In most cases there are a few who choose to represent themselves. In the constitution it states that an individual accused of a crime has the right to a counsel, but does not sate if a counsel will be provided. Individuals with money to hire an attorney would be represented by one. The rights to a counsel has been through many changes during the 20th century, it was no longer a restriction for those that were unable to afford an attorney or adults, the rights to a counsel was restricted to criminal trials, but now this is no longer an issue. When does the right to counsel attach.
In fact, throughout the entire film, it is probably Davis’s amicable nature as well as cool reasoning that most persuades the jury members. He approaches the case in a naive style. He uses the phrase, “what if...” and “it might be possible” when he presents his ideas. He does not try to force his opinions on the other jurors; instead he just wants to understanding the reasoning behind their guilty verdict. Another example of a power tactic used by Davis is bargaining.
In Courtroom Work Groups the defendant are already presumed to be guilty and the rest of the group work together to come to an agreement on the sentencing rather than to actually serve justice. The judge has overall control of the courtroom and the workgroup. The judge is responsible for keeping the order and deciding guilt or innocents of the accused. The courtroom workgroup interacts daily in many ways. It is the responsibility of the judge to oversee all that goes on within the courtroom and ensure that rights are not violated as well as rule on each case that is put before them.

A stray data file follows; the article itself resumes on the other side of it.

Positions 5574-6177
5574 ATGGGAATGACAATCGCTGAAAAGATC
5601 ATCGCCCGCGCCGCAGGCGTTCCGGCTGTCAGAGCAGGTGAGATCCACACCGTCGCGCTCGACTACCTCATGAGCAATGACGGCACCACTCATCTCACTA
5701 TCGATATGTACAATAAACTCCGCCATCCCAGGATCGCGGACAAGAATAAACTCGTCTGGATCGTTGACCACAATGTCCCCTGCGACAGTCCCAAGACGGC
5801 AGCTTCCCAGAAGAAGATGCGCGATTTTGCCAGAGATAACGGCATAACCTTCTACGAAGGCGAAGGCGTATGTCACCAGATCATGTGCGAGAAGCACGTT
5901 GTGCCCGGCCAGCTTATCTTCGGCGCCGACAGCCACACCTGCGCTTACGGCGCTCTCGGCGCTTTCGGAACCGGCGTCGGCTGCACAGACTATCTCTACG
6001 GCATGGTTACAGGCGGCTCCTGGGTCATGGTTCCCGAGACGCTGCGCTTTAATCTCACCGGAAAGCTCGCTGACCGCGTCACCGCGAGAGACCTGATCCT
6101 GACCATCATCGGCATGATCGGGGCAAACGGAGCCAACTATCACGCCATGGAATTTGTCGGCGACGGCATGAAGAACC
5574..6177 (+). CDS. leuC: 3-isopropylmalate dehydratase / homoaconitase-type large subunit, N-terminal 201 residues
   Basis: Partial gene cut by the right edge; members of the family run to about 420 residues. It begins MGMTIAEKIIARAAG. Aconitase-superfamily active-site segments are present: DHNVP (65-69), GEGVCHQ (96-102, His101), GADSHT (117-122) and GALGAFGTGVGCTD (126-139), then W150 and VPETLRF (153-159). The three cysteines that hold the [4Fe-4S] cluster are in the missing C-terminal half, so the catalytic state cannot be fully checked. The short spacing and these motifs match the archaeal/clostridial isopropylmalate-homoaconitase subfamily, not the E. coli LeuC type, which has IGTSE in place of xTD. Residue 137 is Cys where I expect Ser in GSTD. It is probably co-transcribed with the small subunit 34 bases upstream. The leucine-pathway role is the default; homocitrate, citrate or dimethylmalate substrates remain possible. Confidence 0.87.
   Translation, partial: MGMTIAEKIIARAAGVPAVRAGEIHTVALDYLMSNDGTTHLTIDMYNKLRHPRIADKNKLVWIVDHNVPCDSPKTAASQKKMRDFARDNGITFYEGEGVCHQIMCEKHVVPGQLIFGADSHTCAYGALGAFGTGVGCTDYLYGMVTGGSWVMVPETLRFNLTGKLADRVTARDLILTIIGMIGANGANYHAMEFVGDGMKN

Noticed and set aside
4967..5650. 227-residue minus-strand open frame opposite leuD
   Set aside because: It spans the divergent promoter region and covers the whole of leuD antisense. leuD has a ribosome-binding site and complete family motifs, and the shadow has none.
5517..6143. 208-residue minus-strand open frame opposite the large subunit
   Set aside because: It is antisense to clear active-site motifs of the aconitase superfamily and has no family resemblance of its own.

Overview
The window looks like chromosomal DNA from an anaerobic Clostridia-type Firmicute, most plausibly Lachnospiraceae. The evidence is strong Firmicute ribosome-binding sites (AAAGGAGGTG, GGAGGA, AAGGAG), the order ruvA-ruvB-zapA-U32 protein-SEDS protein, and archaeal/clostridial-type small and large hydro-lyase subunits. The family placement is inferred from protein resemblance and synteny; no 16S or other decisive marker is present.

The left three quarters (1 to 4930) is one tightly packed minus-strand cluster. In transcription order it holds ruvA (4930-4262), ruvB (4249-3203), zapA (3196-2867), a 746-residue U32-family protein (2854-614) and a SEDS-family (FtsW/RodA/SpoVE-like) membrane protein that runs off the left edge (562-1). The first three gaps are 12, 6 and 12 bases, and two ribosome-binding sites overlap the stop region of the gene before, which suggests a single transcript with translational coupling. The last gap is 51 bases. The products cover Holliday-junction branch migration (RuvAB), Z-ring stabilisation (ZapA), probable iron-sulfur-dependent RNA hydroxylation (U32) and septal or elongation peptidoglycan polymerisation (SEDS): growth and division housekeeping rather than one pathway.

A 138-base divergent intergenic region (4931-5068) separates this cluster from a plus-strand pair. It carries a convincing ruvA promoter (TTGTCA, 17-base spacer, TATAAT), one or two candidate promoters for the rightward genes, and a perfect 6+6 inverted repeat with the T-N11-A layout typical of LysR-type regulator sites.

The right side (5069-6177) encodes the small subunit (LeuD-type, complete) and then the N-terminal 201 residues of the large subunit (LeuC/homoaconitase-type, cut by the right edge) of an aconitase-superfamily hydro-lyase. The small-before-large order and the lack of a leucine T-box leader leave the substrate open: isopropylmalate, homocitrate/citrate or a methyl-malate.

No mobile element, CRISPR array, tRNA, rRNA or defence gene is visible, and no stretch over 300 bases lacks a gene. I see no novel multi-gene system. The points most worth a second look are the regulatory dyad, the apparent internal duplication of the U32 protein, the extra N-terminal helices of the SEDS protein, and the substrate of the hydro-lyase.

In the case of Bordenkircher v. Hayes (1978), the court stated, “so long as the prosecutor has probable cause to believe that the accused committed an offense defined by statute, the decision whether or not to prosecute, and what charge to file or bring before a grand jury, generally rests entirely in his discretion.” Although there are many factors that come into play when a prosecutor is considering dismissing a case, the most prominent issues are state and federal resources, time, and investigative teams. When there is an insufficient amount of resources and time, the accused may be more subject to leniency from the prosecutors. Moreover, the counter argument for lenient behavior is that because prosecutors are not following through and charging certain cases, then they are not fully executing the law. Additionally, many people believe there is a strong possibility that some prosecutors will abuse their discretion privileges (Slobogin, p548). In the federal courts, prosecutors also have the discretion to join charges.
The prosecution, the judge and the defendant all benefit when defense counsel performs in the way the Constitution envisions. The broken public defense system in our State doesn't have to be like this. It can and must be fixed. As a result of these deficiencies, many individuals facing criminal charges are compelled to appear in court without a lawyer at critical junctures, such as when bail decisions are made. This often results in unnecessary or excessive bail being set and keeps people who cannot afford it in jail awaiting trial Many public defense lawyers also fail to: meet or consult with clients at critical stages in their cases; investigate the charges against their clients or hire experts who can assist with case preparation or testify at trial; file necessary pre-trial motions; and provide meaningful consultation before clients accept plea bargains, regardless of whether a charge is appropriate or a viable defense exists.